Getting the right puppy food, installing a thermostat, even finding a smaller birdcage.
Tracking the spread of COVID-19 throughout the community in hopes of slowing it down.
Helping people who are sick, and their families, live with COVID-19.
This is what the work of epidemiologists looks like during a pandemic, said Douglas Public Health Network Epidemiology Team Lead Vanessa Becker.
On March 12 of last year, just four days after Douglas County reported its first COVID-19 case, Becker attended a meeting where Douglas County Public Health Officer Bob Dannenhoffer spoke about the new virus.
That night, she emailed him to offer her assistance.
“He emailed me the next morning and said, ‘Can you come down to the building right now?’”
She did, and that day she started a new job at the Douglas Public Health Network, the private nonprofit that contracts with the county to provide public health services.
Becker was an obvious choice for the assignment.
She had served as executive director of Battered Persons’ Advocacy from 2000 to 2012, and was the chairperson of the Umpqua Community College Board of Trustees at the time of the 2015 Umpqua Community College shooting.
She also held a master’s degree in public health from the University of Michigan and had served for seven months in 2012 as interim deputy health administrator for the Douglas County Health Department.
Becker’s first task at Douglas Public Health Network was to serve as public information officer. Later, as the pandemic grew and cases climbed, Becker would receive her second title, epidemiology team lead.
Her team is one of three on a staff that has expanded from six to 30 this year.
Case investigators on each team reach out to patients who have tested positive for COVID-19, give them information and find out what they need and who they’ve been in close contact with while they’ve been contagious. These days, with rapid testing widely available, the people they’re calling often know they have the disease. But in the early days of the pandemic, case investigators usually had the tough job of breaking the news.
“Sometimes people would get upset and cry and some would be angry and frustrated and fearful, so it requires a lot of finesse and an ability to listen but also to be compassionate and provide information that the person needs at that time,” Becker said.
Case investigators also make initial calls to those close contacts, and then contact tracers step in 24 hours later to check in with contacts and see what they need.
Sometimes, case investigators and contact tracers encounter some pushback from people they call. Some are fearful that the county is going to force them to do something.
But that’s not what epi teams do.
“We’re not in a van outside making sure you’re doing everything,” Becker said.
Finally, support specialists figure out how to get people what they need during quarantine or isolation. Those terms mean essentially the same thing, except that quarantine is used when referring to contacts and isolation is used when referring to people who have been diagnosed with COVID-19.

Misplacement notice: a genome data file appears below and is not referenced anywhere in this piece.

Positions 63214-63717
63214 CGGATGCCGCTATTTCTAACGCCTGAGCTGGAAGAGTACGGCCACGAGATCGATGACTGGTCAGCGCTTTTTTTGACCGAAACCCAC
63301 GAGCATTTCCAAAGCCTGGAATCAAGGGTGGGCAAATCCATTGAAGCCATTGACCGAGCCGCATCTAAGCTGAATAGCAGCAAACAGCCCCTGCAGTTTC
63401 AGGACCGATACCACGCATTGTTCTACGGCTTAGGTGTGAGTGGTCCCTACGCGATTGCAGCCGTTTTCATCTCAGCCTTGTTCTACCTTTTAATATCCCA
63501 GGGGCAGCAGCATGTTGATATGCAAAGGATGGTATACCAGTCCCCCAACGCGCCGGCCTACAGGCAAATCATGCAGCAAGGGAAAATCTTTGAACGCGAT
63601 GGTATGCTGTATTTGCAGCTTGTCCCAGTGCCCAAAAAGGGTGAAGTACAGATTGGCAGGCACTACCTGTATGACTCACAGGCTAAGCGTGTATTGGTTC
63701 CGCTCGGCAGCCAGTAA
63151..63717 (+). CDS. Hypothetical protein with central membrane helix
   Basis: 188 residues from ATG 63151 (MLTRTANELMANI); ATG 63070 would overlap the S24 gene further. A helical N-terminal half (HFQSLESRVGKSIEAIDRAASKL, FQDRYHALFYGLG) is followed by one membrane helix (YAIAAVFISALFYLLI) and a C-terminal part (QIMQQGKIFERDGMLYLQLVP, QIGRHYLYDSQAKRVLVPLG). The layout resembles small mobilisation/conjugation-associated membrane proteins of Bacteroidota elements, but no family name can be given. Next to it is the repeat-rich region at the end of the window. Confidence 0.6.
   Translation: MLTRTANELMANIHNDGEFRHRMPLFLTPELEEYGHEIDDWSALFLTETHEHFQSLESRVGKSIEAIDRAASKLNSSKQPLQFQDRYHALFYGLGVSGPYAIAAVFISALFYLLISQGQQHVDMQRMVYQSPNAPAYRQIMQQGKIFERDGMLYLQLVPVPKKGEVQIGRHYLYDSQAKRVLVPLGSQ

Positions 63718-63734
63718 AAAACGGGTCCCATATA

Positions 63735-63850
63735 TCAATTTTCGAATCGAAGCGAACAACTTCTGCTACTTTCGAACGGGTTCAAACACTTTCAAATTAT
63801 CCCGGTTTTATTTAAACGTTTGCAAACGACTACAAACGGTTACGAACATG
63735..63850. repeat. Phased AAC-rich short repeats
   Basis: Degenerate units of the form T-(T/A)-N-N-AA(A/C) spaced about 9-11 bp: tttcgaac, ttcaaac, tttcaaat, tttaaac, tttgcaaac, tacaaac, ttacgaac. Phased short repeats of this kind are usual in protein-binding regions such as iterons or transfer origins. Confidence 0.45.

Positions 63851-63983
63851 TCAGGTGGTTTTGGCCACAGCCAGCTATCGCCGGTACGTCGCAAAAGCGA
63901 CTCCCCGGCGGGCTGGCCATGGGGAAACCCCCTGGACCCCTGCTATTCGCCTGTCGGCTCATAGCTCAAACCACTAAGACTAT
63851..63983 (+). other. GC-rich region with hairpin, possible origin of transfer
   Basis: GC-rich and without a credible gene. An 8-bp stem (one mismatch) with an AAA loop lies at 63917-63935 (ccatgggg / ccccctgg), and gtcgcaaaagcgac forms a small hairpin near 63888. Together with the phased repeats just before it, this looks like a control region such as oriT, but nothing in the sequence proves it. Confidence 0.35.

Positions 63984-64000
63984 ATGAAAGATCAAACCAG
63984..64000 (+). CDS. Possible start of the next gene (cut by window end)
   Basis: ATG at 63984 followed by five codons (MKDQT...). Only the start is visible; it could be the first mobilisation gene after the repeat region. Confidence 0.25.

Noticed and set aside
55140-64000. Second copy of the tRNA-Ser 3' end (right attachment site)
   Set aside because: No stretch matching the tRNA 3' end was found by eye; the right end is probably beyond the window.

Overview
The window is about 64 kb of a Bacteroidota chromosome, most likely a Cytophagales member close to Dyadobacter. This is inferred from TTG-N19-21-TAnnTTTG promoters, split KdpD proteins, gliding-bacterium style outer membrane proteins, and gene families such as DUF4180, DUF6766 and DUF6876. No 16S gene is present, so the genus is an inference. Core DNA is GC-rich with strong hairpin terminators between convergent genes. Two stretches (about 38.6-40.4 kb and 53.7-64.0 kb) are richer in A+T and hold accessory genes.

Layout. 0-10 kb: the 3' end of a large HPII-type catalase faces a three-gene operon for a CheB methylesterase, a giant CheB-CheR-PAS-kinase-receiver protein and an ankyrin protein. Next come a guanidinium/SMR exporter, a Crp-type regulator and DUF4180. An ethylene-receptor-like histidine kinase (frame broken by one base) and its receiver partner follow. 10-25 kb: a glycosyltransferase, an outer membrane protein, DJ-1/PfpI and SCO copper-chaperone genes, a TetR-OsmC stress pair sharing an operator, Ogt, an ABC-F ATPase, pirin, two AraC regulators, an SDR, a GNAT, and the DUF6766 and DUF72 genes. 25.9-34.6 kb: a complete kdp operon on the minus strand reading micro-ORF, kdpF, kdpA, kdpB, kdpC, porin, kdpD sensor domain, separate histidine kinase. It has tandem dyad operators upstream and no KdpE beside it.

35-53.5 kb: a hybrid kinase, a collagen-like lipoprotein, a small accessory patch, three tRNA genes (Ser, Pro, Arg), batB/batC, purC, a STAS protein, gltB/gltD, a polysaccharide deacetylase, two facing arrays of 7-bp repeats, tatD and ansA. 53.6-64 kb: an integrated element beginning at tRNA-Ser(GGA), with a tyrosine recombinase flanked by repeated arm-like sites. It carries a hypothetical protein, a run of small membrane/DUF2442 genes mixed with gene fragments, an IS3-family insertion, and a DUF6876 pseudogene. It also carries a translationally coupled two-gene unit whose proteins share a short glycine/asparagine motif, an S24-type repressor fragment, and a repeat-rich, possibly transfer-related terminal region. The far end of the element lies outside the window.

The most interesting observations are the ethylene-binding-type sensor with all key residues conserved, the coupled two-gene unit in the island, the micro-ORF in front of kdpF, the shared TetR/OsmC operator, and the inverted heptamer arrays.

Either way, it involves staying home for a period of time to avoid spreading the disease to others. And that means people sometimes need help to get their needs met during that time.
Some needs are obvious, food for the family for example.
Others have been a bit more unique. Epi teams have had to be adaptable and learn to solve new problems on the fly.
“One of my team members’ cases, the whole family were sick with COVID. All of them tested positive including a couple of little kids and they all had GI symptoms,” she said.
“So mom was at the end of her rope. She’s like, ‘Everybody’s sick in this house.’ She said, ‘I have a puppy that’s I think 4 months old, and this puppy gets GI problems as well if he doesn’t get his puppy food, and I can’t go out to get puppy food,’” she said.
“So we ended up going to Costco to get his special puppy food,” she said.
Another time, a little girl tested positive on her birthday and team members made sure she got a birthday cake.
One family’s thermostat broke the day they tested positive. Fortunately, one of their team members knew how to install a new one. He brought a new one and walked the family through the installation so they’d have heat again.
When the Archie Creek Fire displaced many county residents in September, people began calling the team’s COVID-19 hotline to seek or offer assistance. They adapted to serve that function as well.
One displaced woman in her 80s needed a smaller bird cage so she could transport her bird. The team posted that need.
“Within an hour somebody had found a birdcage and dropped it off, and we went and delivered that to her,” Becker said.
The toughest days for team members have been those days when they lost a patient.
“When we lose a patient to death that’s really rough,” she said.
The second toughest thing to handle has been people who don’t believe COVID-19 is real.
“That’s tough on people, to see the impact of COVID every day and then to read things or hear things from family or friends or community members doubting that it’s impactful,” she said.
Sometimes, those are the same people they later have to call.
“We have seen lots of cases where people said, ‘I don’t think this is a really big deal,’ and then they end up in the hospital and their family members are devastated,” she said.
“That adds an extra layer of grief and loss onto this that I think none of us really expected when we started going into this,” she said.
The people doing this kind of work have to learn some self care skills in order to keep going, she said.
“I personally have horses and that’s been my outlet for many, many years,” she said.
In all though, it’s the kind of work they’ll be able to tell their grandchildren about, she said. And they’ll be able to tell them they gave back to their community and made a difference.
“You’re in this fight in the pandemic on the right side of the fight,” Becker said.